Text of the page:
What happens after drilling the deep-sea floor?
Ryota and his team monitored the benthic ecosystem at 1,060 m depth of hydrothermally active areas in the Okinawa Trough, off Japan, where a scientific drilling by the Deep Sea Scientific Drilling Vessel Chikyu was performed on September 2010.
This monitoring was started before the drilling operation and lasted 40 months thereafter.
As a result, it led to elucidate impacts of variation in deep-sea habitats on hydrothermal vent communities.
Prior to drilling, the seabed was covered by soft silty sediment, where Calyptogena clam colonies dominated.
After the drilling operation, the clam colonies were completely buried under the drilling deposits.
Then, at 11 months after the drilling, drilling-induced hydrothermal fluid discharges and numerous tiny chimneys were observed on the seafloor.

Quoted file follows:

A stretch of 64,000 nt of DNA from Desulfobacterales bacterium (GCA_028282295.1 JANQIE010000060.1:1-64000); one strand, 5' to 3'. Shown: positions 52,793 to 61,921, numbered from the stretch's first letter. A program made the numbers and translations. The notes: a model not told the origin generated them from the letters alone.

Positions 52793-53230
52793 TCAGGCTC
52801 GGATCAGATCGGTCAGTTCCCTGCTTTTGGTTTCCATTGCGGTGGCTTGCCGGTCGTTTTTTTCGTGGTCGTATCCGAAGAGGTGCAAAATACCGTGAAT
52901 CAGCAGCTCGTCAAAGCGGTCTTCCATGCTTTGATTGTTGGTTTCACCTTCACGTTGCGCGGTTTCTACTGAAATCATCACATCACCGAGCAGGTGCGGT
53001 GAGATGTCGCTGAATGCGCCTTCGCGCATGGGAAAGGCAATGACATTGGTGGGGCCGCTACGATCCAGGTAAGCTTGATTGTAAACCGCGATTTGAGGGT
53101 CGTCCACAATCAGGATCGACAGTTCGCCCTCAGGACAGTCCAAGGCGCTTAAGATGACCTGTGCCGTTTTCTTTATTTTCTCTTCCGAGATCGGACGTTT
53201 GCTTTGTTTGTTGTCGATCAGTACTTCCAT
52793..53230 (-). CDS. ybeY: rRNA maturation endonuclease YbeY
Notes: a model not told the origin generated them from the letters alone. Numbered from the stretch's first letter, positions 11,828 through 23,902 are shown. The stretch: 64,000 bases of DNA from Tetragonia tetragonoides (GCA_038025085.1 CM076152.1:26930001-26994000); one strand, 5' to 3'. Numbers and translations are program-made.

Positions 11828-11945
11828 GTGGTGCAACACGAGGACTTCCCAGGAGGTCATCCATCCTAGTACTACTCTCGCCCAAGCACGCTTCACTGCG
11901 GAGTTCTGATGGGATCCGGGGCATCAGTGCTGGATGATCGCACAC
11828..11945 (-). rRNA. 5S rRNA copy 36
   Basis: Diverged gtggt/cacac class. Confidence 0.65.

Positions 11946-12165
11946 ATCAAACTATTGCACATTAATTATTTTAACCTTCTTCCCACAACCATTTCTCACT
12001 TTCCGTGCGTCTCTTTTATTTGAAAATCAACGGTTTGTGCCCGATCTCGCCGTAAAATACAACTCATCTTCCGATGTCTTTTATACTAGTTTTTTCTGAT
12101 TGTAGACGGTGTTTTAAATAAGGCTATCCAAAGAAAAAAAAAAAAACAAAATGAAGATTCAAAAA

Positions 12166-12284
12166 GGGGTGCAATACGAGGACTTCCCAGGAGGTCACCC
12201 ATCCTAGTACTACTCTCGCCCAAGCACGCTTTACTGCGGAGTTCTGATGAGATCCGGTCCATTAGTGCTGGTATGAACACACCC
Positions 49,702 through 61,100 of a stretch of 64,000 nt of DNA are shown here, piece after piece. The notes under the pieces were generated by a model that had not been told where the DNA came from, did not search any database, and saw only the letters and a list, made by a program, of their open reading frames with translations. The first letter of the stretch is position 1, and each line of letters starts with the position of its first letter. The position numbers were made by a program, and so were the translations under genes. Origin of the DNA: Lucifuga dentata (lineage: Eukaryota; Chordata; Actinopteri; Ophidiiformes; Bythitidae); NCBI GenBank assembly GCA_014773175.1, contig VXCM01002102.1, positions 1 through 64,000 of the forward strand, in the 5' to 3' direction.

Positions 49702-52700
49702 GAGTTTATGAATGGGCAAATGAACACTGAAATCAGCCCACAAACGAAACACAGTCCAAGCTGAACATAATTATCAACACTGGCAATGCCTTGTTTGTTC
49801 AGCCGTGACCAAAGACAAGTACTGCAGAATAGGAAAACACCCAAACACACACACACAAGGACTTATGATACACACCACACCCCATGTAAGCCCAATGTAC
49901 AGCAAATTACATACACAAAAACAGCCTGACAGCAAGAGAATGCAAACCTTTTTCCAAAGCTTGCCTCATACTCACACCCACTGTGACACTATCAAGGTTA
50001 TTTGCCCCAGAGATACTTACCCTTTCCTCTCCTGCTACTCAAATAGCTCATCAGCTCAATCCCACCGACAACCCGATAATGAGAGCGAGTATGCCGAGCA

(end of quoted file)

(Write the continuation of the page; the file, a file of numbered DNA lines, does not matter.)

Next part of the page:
In addition, benthos communities on the artificial hydrothermal vent fields occupied by Shinkaia crosnieri galatheid crabs were also found.
It is presumed that they have been migrated from the nearby habitats.
The previously soft sediment had hardened probably due to chemical reaction of fluid composition, becoming rough and undulated with many fissures after 25 months of the drilling operation.
The image shows how a new ecosystem is formed around the hydrothermal vent areas.
Nakajima R, Yamamoto H, Kawagucci S, Takaya Y, Nozaki T, Chen C, Fujikura K, Miwa T, Takai K (2015) Post-drilling change in seabed landscape and megabenthos in a deep-sea hydrothermal system, the Iheya North field, Okinawa Trough. PLoS ONE 10: e0123095.